- compliance management including, where appropriate with regard to the size and nature of the business, the appointment of a compliance officer at the management level and employee screening; and
- the creation of an independent audit function to assess the adopted procedures and policies (depending on the nature and extent of the activity).
New approach to due diligence
The requirement for customer due diligence has been broadened by including the instances of occasional transfers of funds exceeding EUR 1,000. In the case of persons trading in goods, the threshold for occasional transactions in cash is EUR 10,000 or more; for providers of gambling services, upon the collection of winnings, the wagering of a stake, or both, the due diligence threshold when carrying out transactions is EUR 2,000 or more.
For life or other investment-related insurance businesses, the Directive introduces a requirement for due diligence on the beneficiaries of life insurance and other investment-related insurance policies as soon as the beneficiaries are identified or designated, so that at the date of the pay-out of the insurance amount, their identity is clear and beyond any doubt.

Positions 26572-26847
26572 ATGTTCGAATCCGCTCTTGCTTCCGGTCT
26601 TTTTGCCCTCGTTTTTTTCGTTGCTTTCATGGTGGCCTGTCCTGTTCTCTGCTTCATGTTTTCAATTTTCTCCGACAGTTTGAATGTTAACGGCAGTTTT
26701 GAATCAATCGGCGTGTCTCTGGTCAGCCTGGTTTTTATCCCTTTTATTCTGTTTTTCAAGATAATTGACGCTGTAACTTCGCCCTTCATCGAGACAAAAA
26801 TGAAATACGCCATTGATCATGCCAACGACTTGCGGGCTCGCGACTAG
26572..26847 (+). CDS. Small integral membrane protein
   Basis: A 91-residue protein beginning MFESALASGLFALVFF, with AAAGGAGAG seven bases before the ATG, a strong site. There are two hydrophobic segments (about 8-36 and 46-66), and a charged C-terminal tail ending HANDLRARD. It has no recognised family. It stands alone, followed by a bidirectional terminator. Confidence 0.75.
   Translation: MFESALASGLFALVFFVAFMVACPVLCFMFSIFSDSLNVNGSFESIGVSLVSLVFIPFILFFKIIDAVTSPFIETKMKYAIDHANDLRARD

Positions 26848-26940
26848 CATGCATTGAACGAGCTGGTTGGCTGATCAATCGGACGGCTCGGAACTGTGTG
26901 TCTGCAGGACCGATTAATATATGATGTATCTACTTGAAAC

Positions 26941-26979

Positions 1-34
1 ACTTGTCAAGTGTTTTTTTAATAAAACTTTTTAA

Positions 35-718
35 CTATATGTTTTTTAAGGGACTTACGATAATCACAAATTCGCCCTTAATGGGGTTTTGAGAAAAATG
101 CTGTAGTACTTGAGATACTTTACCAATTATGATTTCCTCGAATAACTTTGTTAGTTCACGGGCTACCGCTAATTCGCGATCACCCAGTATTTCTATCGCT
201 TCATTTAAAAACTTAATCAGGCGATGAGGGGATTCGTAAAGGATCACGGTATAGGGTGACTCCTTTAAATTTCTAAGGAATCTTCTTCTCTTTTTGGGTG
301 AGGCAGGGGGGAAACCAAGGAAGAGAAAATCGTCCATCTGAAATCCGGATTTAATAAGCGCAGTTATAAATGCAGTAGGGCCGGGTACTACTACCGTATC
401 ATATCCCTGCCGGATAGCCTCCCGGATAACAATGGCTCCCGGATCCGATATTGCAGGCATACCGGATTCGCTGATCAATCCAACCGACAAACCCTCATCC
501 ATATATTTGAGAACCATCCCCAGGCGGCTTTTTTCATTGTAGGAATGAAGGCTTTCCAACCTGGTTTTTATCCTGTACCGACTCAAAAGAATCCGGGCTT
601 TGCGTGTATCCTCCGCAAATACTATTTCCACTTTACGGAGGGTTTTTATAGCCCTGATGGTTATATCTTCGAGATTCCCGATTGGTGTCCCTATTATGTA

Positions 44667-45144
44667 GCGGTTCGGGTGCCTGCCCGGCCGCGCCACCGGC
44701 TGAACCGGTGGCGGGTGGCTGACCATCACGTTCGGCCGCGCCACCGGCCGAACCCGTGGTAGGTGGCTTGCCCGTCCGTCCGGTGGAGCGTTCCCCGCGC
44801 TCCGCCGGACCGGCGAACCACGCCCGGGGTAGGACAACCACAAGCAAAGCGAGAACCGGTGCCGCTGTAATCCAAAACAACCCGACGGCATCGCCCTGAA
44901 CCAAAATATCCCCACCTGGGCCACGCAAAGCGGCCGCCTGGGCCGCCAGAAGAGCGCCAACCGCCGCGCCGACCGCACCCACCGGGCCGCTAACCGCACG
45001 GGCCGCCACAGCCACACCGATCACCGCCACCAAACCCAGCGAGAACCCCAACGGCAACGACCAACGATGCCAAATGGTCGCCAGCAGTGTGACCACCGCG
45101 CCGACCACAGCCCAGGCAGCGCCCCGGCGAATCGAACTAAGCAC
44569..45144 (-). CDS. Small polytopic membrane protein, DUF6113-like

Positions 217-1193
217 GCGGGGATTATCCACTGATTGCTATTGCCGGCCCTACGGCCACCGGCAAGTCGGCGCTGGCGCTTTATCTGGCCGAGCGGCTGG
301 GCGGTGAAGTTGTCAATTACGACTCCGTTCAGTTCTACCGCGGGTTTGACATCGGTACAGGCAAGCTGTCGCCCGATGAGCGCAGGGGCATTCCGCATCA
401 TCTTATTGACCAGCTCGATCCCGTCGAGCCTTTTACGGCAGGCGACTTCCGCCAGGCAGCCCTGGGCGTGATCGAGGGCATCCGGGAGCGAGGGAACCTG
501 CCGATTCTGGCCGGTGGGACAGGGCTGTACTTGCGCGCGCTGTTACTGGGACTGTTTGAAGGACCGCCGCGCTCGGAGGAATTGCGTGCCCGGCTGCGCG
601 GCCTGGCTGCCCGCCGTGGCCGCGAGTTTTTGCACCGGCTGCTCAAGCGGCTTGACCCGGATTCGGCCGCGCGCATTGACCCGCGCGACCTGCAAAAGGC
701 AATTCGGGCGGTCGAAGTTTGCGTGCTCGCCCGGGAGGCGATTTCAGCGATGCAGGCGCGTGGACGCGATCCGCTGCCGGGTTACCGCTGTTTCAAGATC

According to the new rules, when assessing the risks to which they are exposed, the Obliged Entities should consider at least the following risk factors:
- purpose of the account held or the established business relationship;
- size of the transaction to be executed or the provided assets as well as
- frequency or duration of the established business relationship with a specific client.